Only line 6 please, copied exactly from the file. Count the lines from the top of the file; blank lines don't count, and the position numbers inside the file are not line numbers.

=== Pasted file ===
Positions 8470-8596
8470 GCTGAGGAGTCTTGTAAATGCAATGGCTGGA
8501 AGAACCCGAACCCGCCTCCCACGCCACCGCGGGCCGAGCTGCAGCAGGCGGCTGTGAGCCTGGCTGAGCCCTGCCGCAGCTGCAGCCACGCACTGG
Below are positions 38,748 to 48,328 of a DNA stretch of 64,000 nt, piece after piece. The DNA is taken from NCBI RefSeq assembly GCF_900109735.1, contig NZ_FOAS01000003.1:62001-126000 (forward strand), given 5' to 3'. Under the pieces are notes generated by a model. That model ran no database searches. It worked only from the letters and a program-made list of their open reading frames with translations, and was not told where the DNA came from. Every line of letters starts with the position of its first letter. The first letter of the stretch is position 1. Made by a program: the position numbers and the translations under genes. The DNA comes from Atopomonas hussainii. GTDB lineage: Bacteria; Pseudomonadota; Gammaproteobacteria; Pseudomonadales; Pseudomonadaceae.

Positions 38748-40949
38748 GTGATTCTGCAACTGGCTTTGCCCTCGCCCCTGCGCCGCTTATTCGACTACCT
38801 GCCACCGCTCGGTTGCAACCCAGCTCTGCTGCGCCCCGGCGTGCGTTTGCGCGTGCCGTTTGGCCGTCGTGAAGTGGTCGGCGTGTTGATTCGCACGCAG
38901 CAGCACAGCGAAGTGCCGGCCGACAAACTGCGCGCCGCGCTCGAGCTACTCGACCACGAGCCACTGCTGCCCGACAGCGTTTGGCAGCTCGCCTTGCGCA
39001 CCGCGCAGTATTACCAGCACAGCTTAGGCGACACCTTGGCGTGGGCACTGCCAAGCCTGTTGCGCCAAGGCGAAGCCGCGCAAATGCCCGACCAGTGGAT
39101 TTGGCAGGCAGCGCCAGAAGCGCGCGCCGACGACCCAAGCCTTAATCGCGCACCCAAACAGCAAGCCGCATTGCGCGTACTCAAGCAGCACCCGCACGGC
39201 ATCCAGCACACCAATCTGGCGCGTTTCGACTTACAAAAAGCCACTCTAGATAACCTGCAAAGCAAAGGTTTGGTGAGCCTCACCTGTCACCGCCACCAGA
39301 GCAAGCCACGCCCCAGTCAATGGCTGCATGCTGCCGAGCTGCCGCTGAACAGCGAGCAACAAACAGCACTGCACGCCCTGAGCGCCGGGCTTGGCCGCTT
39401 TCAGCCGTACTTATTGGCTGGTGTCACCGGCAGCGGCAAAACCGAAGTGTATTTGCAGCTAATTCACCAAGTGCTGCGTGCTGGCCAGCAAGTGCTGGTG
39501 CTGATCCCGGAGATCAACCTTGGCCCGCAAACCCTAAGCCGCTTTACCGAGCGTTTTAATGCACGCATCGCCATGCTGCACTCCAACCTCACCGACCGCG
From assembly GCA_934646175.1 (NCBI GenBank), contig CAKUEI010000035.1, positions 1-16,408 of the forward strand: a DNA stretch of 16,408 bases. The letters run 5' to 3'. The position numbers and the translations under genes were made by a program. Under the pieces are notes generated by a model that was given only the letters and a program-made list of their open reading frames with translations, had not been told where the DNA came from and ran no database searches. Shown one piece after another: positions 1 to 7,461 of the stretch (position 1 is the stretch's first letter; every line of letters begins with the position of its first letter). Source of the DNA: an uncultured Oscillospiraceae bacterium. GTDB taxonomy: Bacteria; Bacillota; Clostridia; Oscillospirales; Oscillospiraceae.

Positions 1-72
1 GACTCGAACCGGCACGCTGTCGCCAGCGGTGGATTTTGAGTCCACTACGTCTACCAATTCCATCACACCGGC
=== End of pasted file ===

38748 GTGATTCTGCAACTGGCTTTGCCCTCGCCCCTGCGCCGCTTATTCGACTACCT